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Tribunal Efforts towards Truth and Reconciliation

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Tribunal Efforts towards Truth and Reconciliation

Tribunals have provided information about their efforts in relation to:

  • Cultural Competency/Safety/Humility/Acumen
  • Diversity & Inclusion: Recruitment, Hiring & Retention
  • Indigenous Laws, Traditions & Dispute Resolution Practices
  • Community Engagement
  • Holding hearings in the community
  • Implementing cultural practices at the hearings
  • Training for hearing commissioners
  • Engagement and cultural understanding
The Alberta Energy Regulator

In the following article, the Alberta Energy Regulator describes steps taken, including: 

  • holding hearings in the community
  • implementing cultural practices at the hearings
  • Training for hearing commissioners
  • Engagement and cultural understanding

The Alberta Energy Regulator’s (AER) hearing commissioners conduct hearings and alternative dispute resolution for energy applications and regulatory appeals. The commissioners develop the hearing procedures and the processes for alternate dispute resolution they conduct. Hearing commissioners are independent adjudicators.

Since the release of Truth and Reconciliation Commission of Canada Calls to Action in 2015, reconciliation has become a guiding principle and a priority for the hearing commissioners and hearing office. In that spirit we have taken a number of actions to make the hearings more accessible and culturally relevant for Indigenous participants, such as holding hearings within Indigenous communities, integrating Indigenous cultural practices into the hearing process, and organizing extensive training for commissioners and the staff supporting them. The hearing commissioner’s office has and continues to include Indigenous commissioners who have provided us with their unique and first-hand perspective in conducting our work.

A summary of the actions we have taken on our journey to implementing Truth and Reconciliation Commission’s Calls to Action follows:

Holding Hearings in the Communities

For hearings with Indigenous participants, we have made it our practice to offer to conduct the hearing or a portion of the hearing either at their community or at a location close to the community. Sometimes the community lacks capacity or does not want the hearing held in their community. Working with and being respectful of the community’s interests is an important part of our approach.

An example of a hearing held in an Indigenous community is the hearing conducted as part of the joint provincial-federal environmental review for the Teck Frontier mine, in 2018. The proposed mine was located in northern Alberta, within the traditional territory of several Indigenous groups and in an environmentally sensitive area close to Wood Buffalo National Park and the Peace Athabasca Delta, a UNESCO World Heritage site. We held part of this four week long hearing in Fort McMurray and part of it in Fort Chipewyan. This provided an opportunity for different First Nations and Indigenous groups who were closer to each of these locations to attend the hearing.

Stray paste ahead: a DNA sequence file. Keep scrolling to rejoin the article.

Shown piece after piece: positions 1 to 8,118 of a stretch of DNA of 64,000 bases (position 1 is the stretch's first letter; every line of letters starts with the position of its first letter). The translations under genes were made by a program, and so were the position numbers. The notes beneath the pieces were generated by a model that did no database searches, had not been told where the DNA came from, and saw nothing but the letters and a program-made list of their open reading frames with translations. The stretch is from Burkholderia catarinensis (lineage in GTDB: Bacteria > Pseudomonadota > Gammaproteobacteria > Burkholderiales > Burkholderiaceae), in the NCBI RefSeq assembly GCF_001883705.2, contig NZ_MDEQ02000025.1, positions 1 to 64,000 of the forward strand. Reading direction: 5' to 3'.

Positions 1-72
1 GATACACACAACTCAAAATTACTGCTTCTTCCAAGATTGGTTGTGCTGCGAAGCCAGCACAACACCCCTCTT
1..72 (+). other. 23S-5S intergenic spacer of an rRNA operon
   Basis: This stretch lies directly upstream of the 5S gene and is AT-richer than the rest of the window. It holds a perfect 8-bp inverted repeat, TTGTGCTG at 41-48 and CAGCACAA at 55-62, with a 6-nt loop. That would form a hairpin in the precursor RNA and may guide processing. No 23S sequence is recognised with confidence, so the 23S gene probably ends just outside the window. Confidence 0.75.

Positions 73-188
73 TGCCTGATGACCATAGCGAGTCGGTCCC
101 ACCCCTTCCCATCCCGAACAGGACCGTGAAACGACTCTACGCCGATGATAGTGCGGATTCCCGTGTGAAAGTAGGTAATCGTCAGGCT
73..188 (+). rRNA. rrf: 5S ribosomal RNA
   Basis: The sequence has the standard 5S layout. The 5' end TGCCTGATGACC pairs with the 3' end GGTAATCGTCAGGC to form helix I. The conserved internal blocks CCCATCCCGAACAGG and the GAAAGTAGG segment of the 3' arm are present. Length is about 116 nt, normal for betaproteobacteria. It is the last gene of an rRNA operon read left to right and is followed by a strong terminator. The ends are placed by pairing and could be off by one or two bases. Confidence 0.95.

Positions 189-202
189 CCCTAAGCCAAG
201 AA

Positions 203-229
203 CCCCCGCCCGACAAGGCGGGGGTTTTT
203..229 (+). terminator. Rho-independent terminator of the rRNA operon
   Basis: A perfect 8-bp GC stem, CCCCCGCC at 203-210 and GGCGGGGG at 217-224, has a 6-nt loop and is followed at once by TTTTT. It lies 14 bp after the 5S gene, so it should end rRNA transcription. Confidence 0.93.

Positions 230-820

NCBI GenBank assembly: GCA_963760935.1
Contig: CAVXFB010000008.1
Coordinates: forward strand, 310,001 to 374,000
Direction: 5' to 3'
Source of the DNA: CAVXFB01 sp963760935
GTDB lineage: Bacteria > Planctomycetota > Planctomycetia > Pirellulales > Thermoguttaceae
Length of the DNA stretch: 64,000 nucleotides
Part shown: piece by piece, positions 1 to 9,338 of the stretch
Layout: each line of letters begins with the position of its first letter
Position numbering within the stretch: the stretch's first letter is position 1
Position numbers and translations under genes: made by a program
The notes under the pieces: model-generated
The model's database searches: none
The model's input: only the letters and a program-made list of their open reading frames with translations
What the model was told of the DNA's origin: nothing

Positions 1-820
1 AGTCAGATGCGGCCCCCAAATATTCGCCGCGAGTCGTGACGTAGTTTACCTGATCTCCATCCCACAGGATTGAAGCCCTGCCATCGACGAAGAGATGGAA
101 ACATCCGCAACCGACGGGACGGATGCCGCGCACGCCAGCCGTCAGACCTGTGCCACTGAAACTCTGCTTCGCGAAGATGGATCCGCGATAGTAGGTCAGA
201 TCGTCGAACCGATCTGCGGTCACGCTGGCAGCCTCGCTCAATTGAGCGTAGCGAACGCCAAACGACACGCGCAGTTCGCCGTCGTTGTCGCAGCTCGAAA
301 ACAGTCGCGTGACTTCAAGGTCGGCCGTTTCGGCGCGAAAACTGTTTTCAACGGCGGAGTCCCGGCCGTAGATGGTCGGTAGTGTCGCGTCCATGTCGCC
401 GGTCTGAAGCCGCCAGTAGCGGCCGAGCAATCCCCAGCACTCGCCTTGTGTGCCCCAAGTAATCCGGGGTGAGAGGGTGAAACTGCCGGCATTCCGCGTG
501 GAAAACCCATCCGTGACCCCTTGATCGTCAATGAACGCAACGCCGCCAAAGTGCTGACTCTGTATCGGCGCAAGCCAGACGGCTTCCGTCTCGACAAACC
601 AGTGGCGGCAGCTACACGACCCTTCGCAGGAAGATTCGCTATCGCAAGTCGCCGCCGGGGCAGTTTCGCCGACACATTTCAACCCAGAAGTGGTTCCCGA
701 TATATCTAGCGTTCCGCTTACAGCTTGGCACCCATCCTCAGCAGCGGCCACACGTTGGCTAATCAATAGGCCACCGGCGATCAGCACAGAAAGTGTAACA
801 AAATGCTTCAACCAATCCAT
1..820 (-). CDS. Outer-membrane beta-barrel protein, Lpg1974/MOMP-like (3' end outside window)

Fort Chipewyan is a remote Indigenous community in Alberta and is only accessible by plane, an ice road in winter, or the Athabasca River in summer. At the time this hearing was conducted it was the most remote and technically advanced hearing that the AER had conducted and was broadcasted through video livestream. The AER’s Hearing Services staff worked closely with the community to ensure a successful hearing. This included installing additional hardware in the community prior to the hearing to ensure adequate bandwidth to support the video webcast.

As there was limited accommodation in the community, only the panel and small group of staff stayed in the community. Teck representatives (the project proponent), and the Alberta Government Aboriginal Consultation Office representatives flew in/out daily from Fort McMurray. In a departure from conventional practice, the panel members participated in community meals which were held daily, taking care to not discuss the hearing process or matters to be decided by the commissioners during these community events. The panel thought attendance was an important sign of friendship and respect for the community. All the logistical preparation could not have been done without the support of the community and the company. This hearing was well received by the community.